### Proof of Theorem 1

Let $$v\in K_{g,\psi }\cap L^{\infty }(\varOmega )$$. Taking v as a test function in (8) associated with $$(f_{n},\psi ,g)$$, we get
\begin{aligned} \int _{\varOmega } \frac{a(x, \nabla u_{n})}{(1+b(x) \vert u_{n} \vert )^{\theta (p-1)}}\cdot \nabla T_{t}(v-u_{n}) \,dx\geq \int _{\varOmega }-f_{n}T_{t}(v-u_{n}) \,dx. \end{aligned}
Since $$\{\vert v-u_{n}\vert < t\}\subset \{\vert u_{n}\vert < s\}$$ with $$s=t+\Vert v\Vert _{\infty }$$, the previous inequality can be written as
\begin{aligned} \int _{\varOmega }\chi _{n}\nabla _{A} T_{s}(u_{n})\cdot \nabla v\,dx \geq \int _{\varOmega }-f_{n}T_{t}(v-u_{n}) \,dx+ \int _{\varOmega }\chi _{n}\nabla _{A} T_{s}(u_{n})\cdot \nabla T_{s}(u_{n}) \,dx, \end{aligned}
(30)
where $$\chi _{n}=\chi _{\{\vert v-u_{n}\vert < t\}}$$ and $$\nabla _{A}u=\frac{a(x, \nabla u)}{(1+b(x)\vert u\vert )^{\theta (p-1)}}$$. It is clear that $$\chi _{n} \rightharpoonup \chi$$ weakly* in $$L^{\infty }(\varOmega )$$. Moreover, $$\chi _{n}$$ converges a.e. to $$\chi _{\{\vert v-u\vert < t\}}$$ in $$\varOmega \setminus \{\vert v-u\vert =t\}$$. It follows that
\begin{aligned} \chi = \textstyle\begin{cases} 1 & \text{in } \{ \vert v-u \vert < t\}, \\ 0 & \text{in } \{ \vert v-u \vert >t\}. \end{cases}\displaystyle \end{aligned}
Note that we have $$\mathcal{L}^{N}(\{\vert v-u\vert =t\})=0$$ for a.e. $$t\in (0,\infty )$$. So there exists a measurable set $$\mathcal{O} \subset (0,\infty )$$ such that $$\mathcal{L}^{N}(\{\vert v-u\vert =t\})=0$$ for all $$t\in (0,\infty )\setminus \mathcal{O}$$. Assume that $$t\in (0, \infty )\setminus \mathcal{O}$$. Then $$\chi _{n}$$ converges weakly* in $$L^{\infty }(\varOmega )$$ and a.e. in Ω to $$\chi =\chi _{\{\vert v-u\vert < t \}}$$. Since $$\nabla T_{s}(u_{n})$$ converges a.e. to $$\nabla T_{s}(u)$$ in Ω (Proposition 4), by Fatou’s lemma we obtain
\begin{aligned} \liminf_{n\rightarrow \infty } \int _{\varOmega }\chi _{n}\nabla _{A} T_{s}(u _{n})\cdot \nabla T_{s}(u_{n}) \,dx\geq \int _{\varOmega }\chi \nabla _{A} T_{s}(u)\cdot \nabla T_{s}(u)\,dx. \end{aligned}
(31)
Using the strong convergence of $$\nabla _{A} T_{s}(u_{n})$$ to $$\nabla _{A} T_{s}(u)$$ in $$L^{1}(\varOmega )$$ (Lemma 7) and the weak* convergence of $$\chi _{n}$$ to χ in $$L^{\infty }(\varOmega )$$, we obtain
\begin{aligned} \lim_{n\rightarrow \infty } \int _{\varOmega }\chi _{n}\nabla _{A} T_{s}(u _{n})\cdot \nabla v\,dx= \int _{\varOmega }\chi \nabla _{A} T_{s}(u) \cdot \nabla v\,dx. \end{aligned}
(32)
Moreover, since $$f_{n}$$ converges to f in $$L^{1}(\varOmega )$$ and $$T_{t}(v-u_{n})$$ converges to $$T_{t}(v-u)$$ weakly* in $$L^{\infty }( \varOmega )$$, by passing to the limit in (30) and taking into account (31)–(32) we obtain
\begin{aligned} \int _{\varOmega }\chi \nabla _{A} T_{s}(u)\cdot \nabla v\,dx- \int _{\varOmega }\chi \nabla _{A} T_{s}(u)\cdot \nabla T_{s}(u)\,dx \geq \int _{\varOmega }-fT_{t}(v-u)\,dx, \end{aligned}
which can be written as
\begin{aligned} \int _{\{\vert v-u\vert \leq t\}}\chi \nabla _{A} T_{s}(u)\cdot (\nabla v-\nabla u)\,dx\geq \int _{\varOmega }-fT_{t}(v-u)\,dx \end{aligned}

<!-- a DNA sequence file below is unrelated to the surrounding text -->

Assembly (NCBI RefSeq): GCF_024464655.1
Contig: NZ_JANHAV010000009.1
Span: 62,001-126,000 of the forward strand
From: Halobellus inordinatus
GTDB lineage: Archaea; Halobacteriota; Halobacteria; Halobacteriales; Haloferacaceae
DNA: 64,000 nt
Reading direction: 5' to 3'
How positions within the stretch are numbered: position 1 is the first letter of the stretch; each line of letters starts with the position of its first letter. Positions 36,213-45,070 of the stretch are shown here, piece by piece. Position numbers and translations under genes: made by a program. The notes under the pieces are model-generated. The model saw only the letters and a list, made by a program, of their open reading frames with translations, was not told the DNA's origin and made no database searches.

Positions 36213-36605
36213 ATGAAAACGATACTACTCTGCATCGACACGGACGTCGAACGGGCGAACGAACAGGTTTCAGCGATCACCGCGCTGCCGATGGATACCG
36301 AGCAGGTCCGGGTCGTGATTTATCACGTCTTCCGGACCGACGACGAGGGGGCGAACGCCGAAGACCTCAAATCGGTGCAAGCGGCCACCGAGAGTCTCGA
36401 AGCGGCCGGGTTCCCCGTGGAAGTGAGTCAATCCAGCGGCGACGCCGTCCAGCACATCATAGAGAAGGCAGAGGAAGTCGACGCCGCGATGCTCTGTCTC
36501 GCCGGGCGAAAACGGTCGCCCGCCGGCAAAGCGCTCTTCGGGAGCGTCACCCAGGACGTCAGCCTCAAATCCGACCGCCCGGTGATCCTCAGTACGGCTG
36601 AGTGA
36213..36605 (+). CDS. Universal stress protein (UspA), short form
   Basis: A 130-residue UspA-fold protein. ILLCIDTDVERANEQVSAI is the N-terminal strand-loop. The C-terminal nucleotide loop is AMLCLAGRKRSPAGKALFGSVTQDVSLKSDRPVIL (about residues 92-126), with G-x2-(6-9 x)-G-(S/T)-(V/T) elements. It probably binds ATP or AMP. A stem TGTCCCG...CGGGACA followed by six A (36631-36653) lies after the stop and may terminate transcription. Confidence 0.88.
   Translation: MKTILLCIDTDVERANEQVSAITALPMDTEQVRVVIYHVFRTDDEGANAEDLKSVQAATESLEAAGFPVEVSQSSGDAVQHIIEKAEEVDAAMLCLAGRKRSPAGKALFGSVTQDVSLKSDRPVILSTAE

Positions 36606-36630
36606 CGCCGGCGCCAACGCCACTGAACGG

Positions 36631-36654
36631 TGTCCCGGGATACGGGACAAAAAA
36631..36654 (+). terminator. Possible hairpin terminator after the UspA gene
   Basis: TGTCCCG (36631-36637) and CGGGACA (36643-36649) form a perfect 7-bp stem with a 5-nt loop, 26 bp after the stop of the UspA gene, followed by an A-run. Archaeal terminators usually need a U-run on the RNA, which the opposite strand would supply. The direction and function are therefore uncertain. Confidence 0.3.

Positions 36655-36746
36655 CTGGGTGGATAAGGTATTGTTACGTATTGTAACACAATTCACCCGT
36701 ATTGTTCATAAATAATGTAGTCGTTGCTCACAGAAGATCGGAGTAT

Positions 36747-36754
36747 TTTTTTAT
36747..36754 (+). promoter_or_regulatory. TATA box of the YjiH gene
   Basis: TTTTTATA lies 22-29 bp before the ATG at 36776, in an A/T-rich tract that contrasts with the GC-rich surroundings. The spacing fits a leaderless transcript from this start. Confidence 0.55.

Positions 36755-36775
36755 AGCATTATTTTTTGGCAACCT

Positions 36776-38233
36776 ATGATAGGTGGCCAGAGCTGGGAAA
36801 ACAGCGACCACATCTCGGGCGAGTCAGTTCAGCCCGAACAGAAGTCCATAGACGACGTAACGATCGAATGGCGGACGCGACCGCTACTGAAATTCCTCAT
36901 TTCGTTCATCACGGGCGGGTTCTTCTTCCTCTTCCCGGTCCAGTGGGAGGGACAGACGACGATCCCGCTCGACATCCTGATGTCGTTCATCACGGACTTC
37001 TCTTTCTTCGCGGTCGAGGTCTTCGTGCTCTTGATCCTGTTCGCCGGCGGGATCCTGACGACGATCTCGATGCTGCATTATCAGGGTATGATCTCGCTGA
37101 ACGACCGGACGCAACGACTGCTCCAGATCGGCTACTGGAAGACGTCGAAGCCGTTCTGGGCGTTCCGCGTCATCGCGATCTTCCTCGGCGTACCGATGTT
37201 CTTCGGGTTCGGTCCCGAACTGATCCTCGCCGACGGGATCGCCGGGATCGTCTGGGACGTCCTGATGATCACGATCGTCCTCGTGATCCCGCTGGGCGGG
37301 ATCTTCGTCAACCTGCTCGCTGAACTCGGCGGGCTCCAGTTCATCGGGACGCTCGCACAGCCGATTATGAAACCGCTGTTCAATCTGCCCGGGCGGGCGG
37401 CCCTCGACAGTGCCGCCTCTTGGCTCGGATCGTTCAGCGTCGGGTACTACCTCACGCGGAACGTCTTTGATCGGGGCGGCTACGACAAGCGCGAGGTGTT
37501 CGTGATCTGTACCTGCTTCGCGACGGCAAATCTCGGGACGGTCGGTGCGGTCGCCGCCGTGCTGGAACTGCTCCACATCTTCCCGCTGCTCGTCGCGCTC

or, since $$\chi =\chi _{\{\vert v-u\vert < t\}}$$ and $$\nabla (T_{t}(v-u))= \chi _{\{\vert v-u\vert < t\}}\nabla (v-u)$$,
\begin{aligned} \int _{\varOmega }\nabla _{A} u\cdot \nabla T_{t}( v-u)\,dx\geq \int _{\varOmega }-fT_{t}(v-u)\,dx, \quad \forall t\in (0, \infty )\setminus \mathcal{O}. \end{aligned}
For $$t\in \mathcal{O}$$, we know that there exists a sequence $$\{t_{k}\}$$ in $$(0,\infty )\setminus \mathcal{O}$$ such that $$t_{k}\rightarrow t$$ due to $$\vert \mathcal{O}\vert =0$$. Therefore we have
\begin{aligned} \int _{\varOmega }\nabla _{A} u\cdot \nabla T_{t_{k}}( v-u)\,dx\geq \int _{\varOmega }-fT_{t_{k}}(v-u)\,dx \quad \forall k\geq 1. \end{aligned}
(33)
Since $$\nabla (v-u)=0$$ a.e. in $$\{\vert v-u\vert =t\}$$, the left-hand side of (33) can be written as
\begin{aligned} \int _{\varOmega }\nabla _{A} u\cdot \nabla T_{t_{k}}( v-u)\,dx= \int _{\varOmega \setminus \{\vert v-u\vert =t\}}\chi _{\{\vert v-u\vert < t_{k}\}}\nabla _{A} u \cdot \nabla ( v-u)\,dx. \end{aligned}
The sequence $$\chi _{\{\vert v-u\vert < t_{k}\}}$$ converges to $$\chi _{\{\vert v-u\vert < t \}}$$ a.e. in $$\varOmega \setminus \{\vert v-u\vert =t\}$$ and therefore converges weakly* in $$L^{\infty }(\varOmega \setminus \{\vert v-u\vert =t\})$$. We obtain
\begin{aligned} \lim_{k\rightarrow \infty } \int _{\varOmega }\nabla _{A} u\cdot \nabla T _{t_{k}}( v-u)\,dx &= \int _{\varOmega \setminus \{\vert v-u\vert =t\}} \chi _{\{\vert v-u\vert < t\}}\nabla _{A} u\cdot \nabla ( v-u)\,dx \\ &= \int _{\varOmega }\chi _{\{\vert v-u\vert < t\}}\nabla _{A} u\cdot \nabla ( v-u) \,dx \\ &= \int _{\varOmega }\nabla _{A} u\cdot \nabla T_{t}( v-u)\,dx. \end{aligned}
(34)
For the right-hand side of (33), we have
\begin{aligned} \biggl\vert \int _{\varOmega }-fT_{t_{k}}(v-u)\,dx- \int _{\varOmega }-fT_{t}(v-u) \,dx \biggr\vert \leq \vert t_{k}-t \vert \Vert f \Vert _{1}\rightarrow 0 \quad \text{as }k\rightarrow \infty . \end{aligned}
(35)
It follows from (33)–(35) that we have the inequality
\begin{aligned} \int _{\varOmega }\nabla _{A} u\cdot \nabla T_{t}( v-u)\,dx\geq \int _{\varOmega }-fT_{t}(v-u)\,dx \quad \forall t\in (0, \infty ). \end{aligned}
Hence, u is an entropy solution of the obstacle problem associated with $$(f,\psi ,g)$$. The regularity of the entropy solution u is guaranteed by Proposition 4. □

## Declarations

### Acknowledgements

The authors would like to thank the reviewers for his/her value comments on this paper.

Not applicable.

### Funding

This research was partially supported by NSFC: 51708459.

### Authors’ contributions

Both authors prepared the organizing and writing of the paper and have the same contribution to the paper. All authors read and approved the final manuscript.

### Competing interests

The authors declare that they have no competing interests.